- The call to prayer is recorded by the perceived best of the best in Ankara
and sent out to the mosques. Thus, we heard the same voice coming from
multiple mosques simultaneously everywhere we went, although it appeared
that there were at least a couple of choices. In Sivas, for example, the
voice and the length of the call was different but again it was the same
from all 4 of the mosques within earshot of our hotel.
Imams receive government salaries. The Friday sermons are also prepared in
Ankara and sent out. In Safranbolu, the hotel owner said his local Imam’s
salary was 2500 TL but a teacher friend of his with two young children
- Banks, banks, banks everywhere. As in the U.S., apparently making money
from money, rather than by adding value to something, is highly profitable.
- For rent signs by Coldwell Banker. Sports clubs.
- Groups of professional women in their mid-thirties to 40’s having long,
slow lunches, marrying late, smoking, appearing to enjoy life.
- Newspapers are much more rarely seen. I saw men sitting around
everywhere, idle. In the old days they would have been reading newspapers.
Not now. Also newspaper stands are now few and far between. All my teacher
friends in the old days bought multiple papers every day. Clearly they no
- Dogs. I only remember Kangals and generic brown stray mutts. Now, there
are dogs of every description reflecting the injection of blood from
specific designer dogs presumably brought in as pets and obviously in some
cases turned loose in the streets. Some attractive results and some not so
much so. Many stray dogs had ear tags to indicate that they’d been given a
rabies shot by the municipality. Cats everywhere and better fed than before.
- Working seat belts in taxis. Meters in taxis and actually used to
- Soccer playing fields with artificial turf—fenced off and locked.
- Parking enforcement—collection of parking fees and fines on some streets.
- Cell phone use everywhere and service everywhere. I have a picture of a
female street sweeper in Ankara on her cellphone. On the other hand, I did
not see teenagers using electronic devices. And generally the use of
cellphones by people on the streets even in Ankara was much less than is the
- Public bathrooms with the latest in automatic water dispensing faucets,
soap dispensers, towel dispensers and reasonably soft toilet paper—but don’t
count on it.
- First class Turkish wines, but expensive. In the U.S. we drink the same
quality for less than half the price. We can even get Turkish wine here for
less than we had to pay for it in first class restaurants—even after
bargaining the price down.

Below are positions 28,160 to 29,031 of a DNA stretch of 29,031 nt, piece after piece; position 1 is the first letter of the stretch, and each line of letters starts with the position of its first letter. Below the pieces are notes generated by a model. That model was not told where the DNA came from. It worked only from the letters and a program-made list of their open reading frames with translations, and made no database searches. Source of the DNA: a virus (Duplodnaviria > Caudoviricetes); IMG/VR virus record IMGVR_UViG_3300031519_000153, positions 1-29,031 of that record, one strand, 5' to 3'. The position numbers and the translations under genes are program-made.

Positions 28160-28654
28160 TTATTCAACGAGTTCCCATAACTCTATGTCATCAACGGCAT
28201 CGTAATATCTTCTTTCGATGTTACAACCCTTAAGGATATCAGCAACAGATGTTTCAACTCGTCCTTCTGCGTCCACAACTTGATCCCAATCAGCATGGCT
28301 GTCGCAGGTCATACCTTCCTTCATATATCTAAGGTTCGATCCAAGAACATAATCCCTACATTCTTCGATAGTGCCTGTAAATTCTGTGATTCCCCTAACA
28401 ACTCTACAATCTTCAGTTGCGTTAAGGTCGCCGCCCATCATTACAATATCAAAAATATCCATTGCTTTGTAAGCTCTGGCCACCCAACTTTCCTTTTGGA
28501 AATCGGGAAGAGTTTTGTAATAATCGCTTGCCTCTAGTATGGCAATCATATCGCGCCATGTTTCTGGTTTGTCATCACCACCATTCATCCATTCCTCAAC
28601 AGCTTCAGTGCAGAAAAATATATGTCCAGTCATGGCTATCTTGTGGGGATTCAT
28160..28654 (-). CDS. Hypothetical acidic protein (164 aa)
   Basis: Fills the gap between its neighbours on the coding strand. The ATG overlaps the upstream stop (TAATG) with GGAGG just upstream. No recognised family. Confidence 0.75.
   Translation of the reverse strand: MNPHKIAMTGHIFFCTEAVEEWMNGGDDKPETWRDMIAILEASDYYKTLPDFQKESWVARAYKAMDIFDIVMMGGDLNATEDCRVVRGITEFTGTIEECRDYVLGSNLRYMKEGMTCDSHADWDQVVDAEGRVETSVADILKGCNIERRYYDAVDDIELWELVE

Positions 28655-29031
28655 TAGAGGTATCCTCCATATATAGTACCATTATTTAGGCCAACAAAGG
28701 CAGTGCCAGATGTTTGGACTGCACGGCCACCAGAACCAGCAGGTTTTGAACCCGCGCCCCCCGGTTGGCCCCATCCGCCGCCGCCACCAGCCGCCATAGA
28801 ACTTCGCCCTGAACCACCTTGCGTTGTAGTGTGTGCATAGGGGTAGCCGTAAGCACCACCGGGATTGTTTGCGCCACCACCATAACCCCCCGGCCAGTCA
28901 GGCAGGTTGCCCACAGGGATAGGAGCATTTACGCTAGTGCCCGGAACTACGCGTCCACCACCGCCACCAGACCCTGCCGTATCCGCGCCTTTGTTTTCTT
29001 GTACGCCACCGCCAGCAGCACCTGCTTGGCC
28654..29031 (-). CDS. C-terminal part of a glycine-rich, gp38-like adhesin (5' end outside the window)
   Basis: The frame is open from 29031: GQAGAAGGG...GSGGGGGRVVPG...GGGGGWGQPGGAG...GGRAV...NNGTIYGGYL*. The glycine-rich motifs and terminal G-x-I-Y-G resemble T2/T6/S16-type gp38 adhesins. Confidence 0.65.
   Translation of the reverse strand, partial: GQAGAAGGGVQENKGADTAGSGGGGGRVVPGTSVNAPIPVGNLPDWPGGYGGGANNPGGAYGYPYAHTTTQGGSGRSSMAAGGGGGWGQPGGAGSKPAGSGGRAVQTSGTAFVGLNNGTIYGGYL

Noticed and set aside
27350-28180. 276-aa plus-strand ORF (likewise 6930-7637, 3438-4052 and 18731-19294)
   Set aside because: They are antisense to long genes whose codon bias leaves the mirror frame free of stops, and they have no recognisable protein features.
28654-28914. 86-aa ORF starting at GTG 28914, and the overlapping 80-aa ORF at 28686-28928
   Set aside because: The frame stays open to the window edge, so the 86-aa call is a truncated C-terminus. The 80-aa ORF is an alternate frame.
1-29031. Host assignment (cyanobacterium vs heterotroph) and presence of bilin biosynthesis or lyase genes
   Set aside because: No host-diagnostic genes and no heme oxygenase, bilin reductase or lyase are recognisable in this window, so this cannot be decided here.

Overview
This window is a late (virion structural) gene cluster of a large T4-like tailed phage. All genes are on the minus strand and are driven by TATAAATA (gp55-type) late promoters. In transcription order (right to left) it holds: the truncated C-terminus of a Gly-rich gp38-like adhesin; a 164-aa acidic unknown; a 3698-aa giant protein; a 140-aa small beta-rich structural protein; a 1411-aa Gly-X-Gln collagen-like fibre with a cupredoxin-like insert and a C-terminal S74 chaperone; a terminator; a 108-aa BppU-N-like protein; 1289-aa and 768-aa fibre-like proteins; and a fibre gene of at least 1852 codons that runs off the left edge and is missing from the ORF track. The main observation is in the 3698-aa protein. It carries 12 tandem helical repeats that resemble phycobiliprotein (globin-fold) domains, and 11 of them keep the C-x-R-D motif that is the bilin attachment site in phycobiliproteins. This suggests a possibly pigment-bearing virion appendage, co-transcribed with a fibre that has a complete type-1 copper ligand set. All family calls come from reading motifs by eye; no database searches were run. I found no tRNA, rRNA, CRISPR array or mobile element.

- A beef feedlot outside Kastamonou. Beef has replaced lamb/mutton in many
dishes to the detriment of the dishes. The food generally was not as good
as I’d remembered in ordinary eateries, such as lunch at roadside
restaurants. It was still possible to find great food, but it required going
to expensive restaurants, but even there fish was often over-cooked. An
exception was soup. Great soups everywhere: Ezo Gelin, Mercimek, Yayla,
- A woman doing Sudoku.
- Many greenhouses in villages. Many village houses with TV dishes and solar
hot water heaters on the roof. Village housing generally seemed modernized,
although I did not visit a village house. Most farming appeared mechanized.
Most villages had new mosques.
- A teenage girl in a village playing soccer with two teenage boys. Her head
was not covered.
- Plastic and cardboard collectors on the street. Also plastic bottle cap
collection containers hanging about and people seemed to use them. Bottled
water used by everyone.
- Ultra modern and efficient airports. And THY is rated # 1 among European
airlines. Well deserved. Great way to fly.
- Merchants hawking tourist wares were polite and waited for a show of
interest, rather than hustling customers. Bargaining is still the norm and
tough. Our Turkish friends bought a small kilim that started at 400TL.
Eventually, they got it for 250, but they were more rude than I could have
- Towns appeared to have more distinct characters along religious lines. In
Cankiri and Inebolu, for example, there was not a single restaurant in which
alcohol was served and veiled young women were the norm. In Cankiri we went
to the best restaurant where they said they’d never had a tourist before in
their 5 years of operation. In Amasra, Kastamonou, and Sivas the religious
veiling was rare among young women on the street. Outside Kastamonou in a
village, a middle-aged woman with beautiful long hair in a ponytail was
herding cows. No head scarf. In the same village a girl of about 18
approached us to sell fruit. No headscarf of any kind.
- Fragments of conversations with an older couple running one of our hotels:
“In my day, as parents, we worried—especially for our daughters—about sex.
Today’s parents worry about drugs.” “I’m a retired military officer, so I
am looked upon with suspicion. I have to be careful. I have a friend who is
very angry about what is going on and he is outspoken about it. I’ve told
him he is risking arrest by what he says publicly, but he is too angry to
keep quiet. I am sure he will be arrested soon. It is not possible to be
outspoken against the government today.”
- In the hotels: Even when paying 40 Euro and up, the bathrooms still don’t
always have plumbing with sewer gas traps, so some of the bathrooms smelled
of sewer gas—one in a modern building. It was so strong that we had to keep
all the windows open. No evidence of sewer line breathing pipes even in new